Aug. 24, 2004 – The USVI Economic Alliance isn't waiting to see what the Internal Revenue Service will do next when it comes to the territory's Economic Development Commission rules. The association of EDC beneficiaries sent a delegation to Washington last week to seek help from U.S. Department of the Interior.
Benjamin Rivera Jr., alliance executive director and a former EDC company employee, said there has been "a black cloud hovering over" the territory's tax-benefits program ever since the IRS warned EDC companies on June 24 that they had to meet residency requirements. However, those residency requirements are not clearly spelled out.
Lt. Gov. Vargrave Richards said the territory needs clarification on the residency issue, as well as an interpretation of what constitutes source income. For example, what would be the IRS ruling "if the money is earned in New York, but the company is domiciled here," he said.
Interior Department and local government officials are working on a position paper to present to the IRS, Richards said. He said he has gone to Washington twice to meet with Interior Department personnel on the matter, and Gov. Charles W. Turnbull also made a visit.
Rivera declined to discuss details of the alliance lobbying plans but said that Interior's deputy assistant secretary, David Cohen, had given the delegation insight into how to proceed with the issue.
"We were very well received and believe that Interior heard our message loud and clear," Rivera said. "We now have a plan to move forward, and move forward quickly, to state the case to the Treasury Department."
He said the federal government failed for 20 years to set up rules for investment incentive programs such as those in the Virgin Islands. "People acted in good faith," he said.
Since the uncertainty about the EDC program surfaced, Rivers said, one St. Thomas firm, Consolidated National, has closed its doors. He said other beneficiary companies have lost business, including one that saw sales drop by 60 percent.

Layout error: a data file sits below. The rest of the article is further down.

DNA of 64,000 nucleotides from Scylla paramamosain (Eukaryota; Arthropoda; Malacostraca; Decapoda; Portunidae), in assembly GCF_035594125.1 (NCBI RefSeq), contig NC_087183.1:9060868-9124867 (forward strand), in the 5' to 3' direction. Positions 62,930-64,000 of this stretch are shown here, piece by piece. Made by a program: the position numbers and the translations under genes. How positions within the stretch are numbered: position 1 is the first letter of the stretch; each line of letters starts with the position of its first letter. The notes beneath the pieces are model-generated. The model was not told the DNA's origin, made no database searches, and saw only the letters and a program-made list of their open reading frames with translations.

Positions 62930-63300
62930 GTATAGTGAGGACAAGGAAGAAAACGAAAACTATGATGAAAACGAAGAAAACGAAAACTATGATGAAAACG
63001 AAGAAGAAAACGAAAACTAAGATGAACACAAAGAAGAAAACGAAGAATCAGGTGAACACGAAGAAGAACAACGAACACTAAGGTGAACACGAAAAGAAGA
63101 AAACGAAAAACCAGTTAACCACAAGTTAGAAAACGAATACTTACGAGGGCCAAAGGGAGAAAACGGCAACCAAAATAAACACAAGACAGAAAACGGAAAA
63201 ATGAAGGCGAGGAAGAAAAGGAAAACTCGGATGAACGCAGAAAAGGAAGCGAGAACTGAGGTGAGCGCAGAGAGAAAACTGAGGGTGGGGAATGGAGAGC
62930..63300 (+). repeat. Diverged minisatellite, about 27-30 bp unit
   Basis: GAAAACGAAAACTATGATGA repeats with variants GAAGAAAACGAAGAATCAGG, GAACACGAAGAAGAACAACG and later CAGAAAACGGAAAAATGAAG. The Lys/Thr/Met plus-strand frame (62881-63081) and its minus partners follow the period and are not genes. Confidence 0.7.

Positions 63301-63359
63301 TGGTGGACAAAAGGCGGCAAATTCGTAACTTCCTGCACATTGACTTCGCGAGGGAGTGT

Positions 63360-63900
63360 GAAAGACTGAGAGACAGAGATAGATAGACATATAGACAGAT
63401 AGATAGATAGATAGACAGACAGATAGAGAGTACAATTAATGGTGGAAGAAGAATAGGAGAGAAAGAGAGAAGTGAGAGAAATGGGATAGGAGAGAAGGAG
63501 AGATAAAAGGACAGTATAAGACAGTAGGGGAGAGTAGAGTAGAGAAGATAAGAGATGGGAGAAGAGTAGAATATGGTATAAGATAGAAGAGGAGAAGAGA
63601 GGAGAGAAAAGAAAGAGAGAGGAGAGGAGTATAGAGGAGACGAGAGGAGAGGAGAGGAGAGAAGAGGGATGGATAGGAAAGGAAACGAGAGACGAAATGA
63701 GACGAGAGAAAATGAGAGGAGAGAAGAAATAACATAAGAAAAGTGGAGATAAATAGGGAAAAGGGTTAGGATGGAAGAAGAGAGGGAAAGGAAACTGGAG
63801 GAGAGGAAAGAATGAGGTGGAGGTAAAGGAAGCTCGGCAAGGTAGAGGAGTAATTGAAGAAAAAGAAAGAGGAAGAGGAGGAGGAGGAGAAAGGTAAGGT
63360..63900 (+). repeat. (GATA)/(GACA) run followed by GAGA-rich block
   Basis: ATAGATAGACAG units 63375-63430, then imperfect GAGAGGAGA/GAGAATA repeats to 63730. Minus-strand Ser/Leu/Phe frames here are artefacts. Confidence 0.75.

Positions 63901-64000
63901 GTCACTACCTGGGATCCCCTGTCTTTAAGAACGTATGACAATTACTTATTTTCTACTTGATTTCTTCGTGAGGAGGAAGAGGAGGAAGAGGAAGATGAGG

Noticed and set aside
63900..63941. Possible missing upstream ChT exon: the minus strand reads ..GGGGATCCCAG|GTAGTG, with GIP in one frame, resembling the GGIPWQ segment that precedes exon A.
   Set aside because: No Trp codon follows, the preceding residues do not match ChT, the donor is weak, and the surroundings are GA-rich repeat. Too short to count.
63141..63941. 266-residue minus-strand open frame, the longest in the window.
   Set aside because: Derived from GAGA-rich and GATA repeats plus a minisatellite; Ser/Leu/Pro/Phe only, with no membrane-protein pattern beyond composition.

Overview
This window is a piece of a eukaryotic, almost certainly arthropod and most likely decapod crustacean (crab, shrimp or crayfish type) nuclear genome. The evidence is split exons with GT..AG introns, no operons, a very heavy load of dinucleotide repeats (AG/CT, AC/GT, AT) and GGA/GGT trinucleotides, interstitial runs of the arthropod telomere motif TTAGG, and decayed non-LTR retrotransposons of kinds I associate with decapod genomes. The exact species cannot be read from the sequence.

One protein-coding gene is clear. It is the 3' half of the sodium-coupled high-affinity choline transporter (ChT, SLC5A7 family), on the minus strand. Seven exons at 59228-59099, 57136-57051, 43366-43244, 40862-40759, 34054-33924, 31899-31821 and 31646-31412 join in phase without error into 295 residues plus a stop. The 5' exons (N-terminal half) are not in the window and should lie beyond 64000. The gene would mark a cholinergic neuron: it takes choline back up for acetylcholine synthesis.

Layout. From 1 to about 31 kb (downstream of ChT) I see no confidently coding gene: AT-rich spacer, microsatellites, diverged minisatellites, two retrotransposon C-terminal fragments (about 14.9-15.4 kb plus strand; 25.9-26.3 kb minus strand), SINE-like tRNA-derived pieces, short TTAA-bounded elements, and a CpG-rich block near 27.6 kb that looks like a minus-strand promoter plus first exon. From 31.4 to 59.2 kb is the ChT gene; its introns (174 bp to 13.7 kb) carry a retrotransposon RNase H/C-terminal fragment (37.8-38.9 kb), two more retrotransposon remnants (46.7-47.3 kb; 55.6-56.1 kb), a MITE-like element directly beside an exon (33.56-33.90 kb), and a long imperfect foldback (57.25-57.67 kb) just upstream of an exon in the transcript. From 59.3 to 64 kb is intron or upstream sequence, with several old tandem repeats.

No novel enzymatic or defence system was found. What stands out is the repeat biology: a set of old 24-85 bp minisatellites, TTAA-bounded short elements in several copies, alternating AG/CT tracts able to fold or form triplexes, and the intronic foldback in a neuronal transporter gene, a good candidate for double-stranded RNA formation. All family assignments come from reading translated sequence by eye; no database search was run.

According to Rivera, attorneys for some EDC beneficiaries have recommended that they close and start paying their taxes on the mainland. "That's an important loss of revenue to the territory," he said.
Richards said the territory's revenues from the EDC program exceed $75 million a year, with the companies also making charitable donations of $25 million a year in the local community. On St. Croix alone, he said, the number of real estate transactions has risen by 150 percent in the last two years.
Another benefit, Richards said, is that the EDC beneficiaries have lured well-educated Virgin Islanders home to take jobs with the companies. "I know of 16 or so off the top of my head," he said.
Rivera said last week's Washington meeting was attended by Cohen and other Interior personnel; attorneys for the EDC and its member companies including Donald C. Alexander and Jack Howell; and himself. In addition, he said, personnel in the lieutenant governor's office participated via telephone conference call.
The alliance is a not-for-profit group organized to promote public awareness of EDC companies and issues, serve as an advocate group in matters of concern such as the residency issue, and work as a clearinghouse for local charities seeking donations from EDC firms. (For background on the IRS notice and the resulting concerns of the alliance, see "Business Group Taking IRS Concerns to D.C.".)
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